- January 13, 2019 at 7:16 pm
when grading in DaVinci resolve, the values on the scopes are displayed on the scale from 0 – 1023, meaning that colours are previewed as 10bit. Does DaVinci always previews colours this way?
If I for example import a clip that has 12 or 16 bit depth and the values on the scopes are still between 0 and 1023, does it mean that it downgrades footage to 10bit? I find this highly unlikely, so I presume that this 10bit values must only be for preview, while DaVinci treats colours in greater bit depth. Is there a specific value for the bit depth that DaVinci always uses?
Does DaVinci perhaps always use the bit depth of the clip with highest bit depth that is present on the timeline to grade all the clips on the timeline?
- January 13, 2019 at 7:54 pm
Processing is at 32 bit, unless using performance mode, when it is less (I think 16 bit) for playback only. All rendering processing for delivery is 32 bit unless I’m mistaken.
- January 13, 2019 at 10:44 pm
Thank you for your reply! Can anyone confirm for sure?
- February 3, 2019 at 12:32 pm
yes, resolve works with 32bits float internally (as does fcpX by the way) but monitoring (waveforms etc) are limited to 10bit because people usually only need it for broadcast? 12bits is the maximum and used in cinemas only. as already mentioned, that does not mean the information is not there! in avid you are stuck with 8bit monitoring for example. does not mean correct 10bit export is not possible.
- February 4, 2019 at 12:43 am
I thought that 4K required 64 bit processing partly because of the bigger colour spectrum that it can resolve. I think that information would be in the HTML 2.1 specification. Perhaps this is all irrelevant but I know it is discussed.
- February 4, 2019 at 12:49 am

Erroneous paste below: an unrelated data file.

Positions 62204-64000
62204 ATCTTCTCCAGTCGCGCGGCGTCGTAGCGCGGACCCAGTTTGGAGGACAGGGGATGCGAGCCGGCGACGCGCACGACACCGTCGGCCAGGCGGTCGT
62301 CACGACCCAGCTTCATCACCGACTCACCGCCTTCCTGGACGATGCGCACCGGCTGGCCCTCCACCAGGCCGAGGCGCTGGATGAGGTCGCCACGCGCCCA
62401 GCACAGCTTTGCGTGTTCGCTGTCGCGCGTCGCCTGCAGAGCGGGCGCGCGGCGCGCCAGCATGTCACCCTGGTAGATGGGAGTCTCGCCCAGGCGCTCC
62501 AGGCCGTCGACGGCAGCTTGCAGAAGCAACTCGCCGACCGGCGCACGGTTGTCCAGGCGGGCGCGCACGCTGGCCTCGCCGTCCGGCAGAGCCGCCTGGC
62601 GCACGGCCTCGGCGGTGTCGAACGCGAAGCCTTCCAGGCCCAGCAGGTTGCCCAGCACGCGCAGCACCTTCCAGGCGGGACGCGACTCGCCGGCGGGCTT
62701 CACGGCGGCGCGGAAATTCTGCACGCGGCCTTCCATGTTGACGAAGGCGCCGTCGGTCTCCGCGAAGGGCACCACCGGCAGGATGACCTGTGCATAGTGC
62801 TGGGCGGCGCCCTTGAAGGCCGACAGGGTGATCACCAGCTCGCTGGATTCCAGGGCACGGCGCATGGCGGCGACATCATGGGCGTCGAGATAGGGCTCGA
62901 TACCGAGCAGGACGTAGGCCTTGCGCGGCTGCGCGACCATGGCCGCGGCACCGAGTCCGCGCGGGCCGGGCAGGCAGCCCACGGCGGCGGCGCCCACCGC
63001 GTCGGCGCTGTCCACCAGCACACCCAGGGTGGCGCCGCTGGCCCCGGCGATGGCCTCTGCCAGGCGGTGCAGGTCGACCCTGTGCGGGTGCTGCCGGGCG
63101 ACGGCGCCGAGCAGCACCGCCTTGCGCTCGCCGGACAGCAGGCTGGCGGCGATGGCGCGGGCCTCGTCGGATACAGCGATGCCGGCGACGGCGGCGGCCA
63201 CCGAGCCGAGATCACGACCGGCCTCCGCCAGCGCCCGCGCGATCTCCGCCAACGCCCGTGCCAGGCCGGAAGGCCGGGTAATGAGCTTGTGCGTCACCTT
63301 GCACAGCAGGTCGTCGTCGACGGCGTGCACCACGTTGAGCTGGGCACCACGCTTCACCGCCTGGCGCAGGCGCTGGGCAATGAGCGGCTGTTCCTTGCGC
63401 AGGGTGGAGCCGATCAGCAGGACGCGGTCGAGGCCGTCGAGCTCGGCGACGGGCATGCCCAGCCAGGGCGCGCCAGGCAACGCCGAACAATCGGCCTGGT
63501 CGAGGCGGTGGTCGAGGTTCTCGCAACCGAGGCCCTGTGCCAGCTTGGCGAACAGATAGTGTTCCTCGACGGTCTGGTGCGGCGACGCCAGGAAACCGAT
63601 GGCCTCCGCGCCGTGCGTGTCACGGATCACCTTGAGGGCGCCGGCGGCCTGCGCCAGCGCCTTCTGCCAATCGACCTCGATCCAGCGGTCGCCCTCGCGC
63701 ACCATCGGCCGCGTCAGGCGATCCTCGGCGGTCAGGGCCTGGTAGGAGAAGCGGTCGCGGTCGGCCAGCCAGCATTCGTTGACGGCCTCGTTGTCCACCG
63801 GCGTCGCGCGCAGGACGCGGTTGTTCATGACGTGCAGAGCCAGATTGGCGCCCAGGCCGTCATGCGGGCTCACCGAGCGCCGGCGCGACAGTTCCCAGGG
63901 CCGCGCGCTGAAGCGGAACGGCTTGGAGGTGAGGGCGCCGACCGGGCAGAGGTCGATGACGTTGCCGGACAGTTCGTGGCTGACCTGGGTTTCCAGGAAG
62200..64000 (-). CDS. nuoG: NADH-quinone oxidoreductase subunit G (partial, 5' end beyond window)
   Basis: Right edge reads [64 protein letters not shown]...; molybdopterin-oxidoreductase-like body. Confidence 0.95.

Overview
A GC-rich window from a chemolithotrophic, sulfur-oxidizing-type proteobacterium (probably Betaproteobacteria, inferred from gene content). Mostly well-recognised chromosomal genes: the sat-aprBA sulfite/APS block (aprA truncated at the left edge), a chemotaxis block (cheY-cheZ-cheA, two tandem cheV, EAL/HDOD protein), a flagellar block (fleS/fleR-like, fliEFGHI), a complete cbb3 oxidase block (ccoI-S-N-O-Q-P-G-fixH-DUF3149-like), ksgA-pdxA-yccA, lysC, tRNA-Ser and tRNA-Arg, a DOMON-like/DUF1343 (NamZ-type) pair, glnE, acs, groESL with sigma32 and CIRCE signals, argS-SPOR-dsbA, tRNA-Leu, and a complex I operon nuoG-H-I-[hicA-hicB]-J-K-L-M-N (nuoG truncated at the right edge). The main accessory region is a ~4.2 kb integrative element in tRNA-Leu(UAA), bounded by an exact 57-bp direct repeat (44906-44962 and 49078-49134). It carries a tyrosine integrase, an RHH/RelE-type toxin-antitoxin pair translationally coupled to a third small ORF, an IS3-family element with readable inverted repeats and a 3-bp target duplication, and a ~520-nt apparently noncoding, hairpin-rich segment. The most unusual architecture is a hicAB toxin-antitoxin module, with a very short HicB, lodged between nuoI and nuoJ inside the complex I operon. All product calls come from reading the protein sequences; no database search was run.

I apologise for the error I should have said HDMI
- February 4, 2019 at 1:23 am
[Terence Christopher] “I thought that 4K required 64 bit processing..”
I think you might be confused by Operating System bit depth, file wrap formats like Quicktime and the actual bit depth process of digital video. Resolve is 32 bit floating point which has a greater dynamic range than 64 bit fixed. It has more than enough for a typical 10 bit 4.2.2 4k digital video signal
- February 4, 2019 at 4:50 am
Michael thanks for that correction. I did not know these issues. I have a lot to learn!!
- February 4, 2019 at 6:38 am
I had a head start with my father who designed microwave communications gear including broadcast TV links, plus working in broadcast telecine 1976, then dabbling in digital audio from 1984, through to digital video when it first appeared. Color space, bit depth and technical specs have been bread & butter for many years and it does take some time to get your head around what it all means.
If it’s any consolation, I still have to bone up on the changing landscape of high dynamic range variances and compatibility in all the different color spaces. Never stop learning
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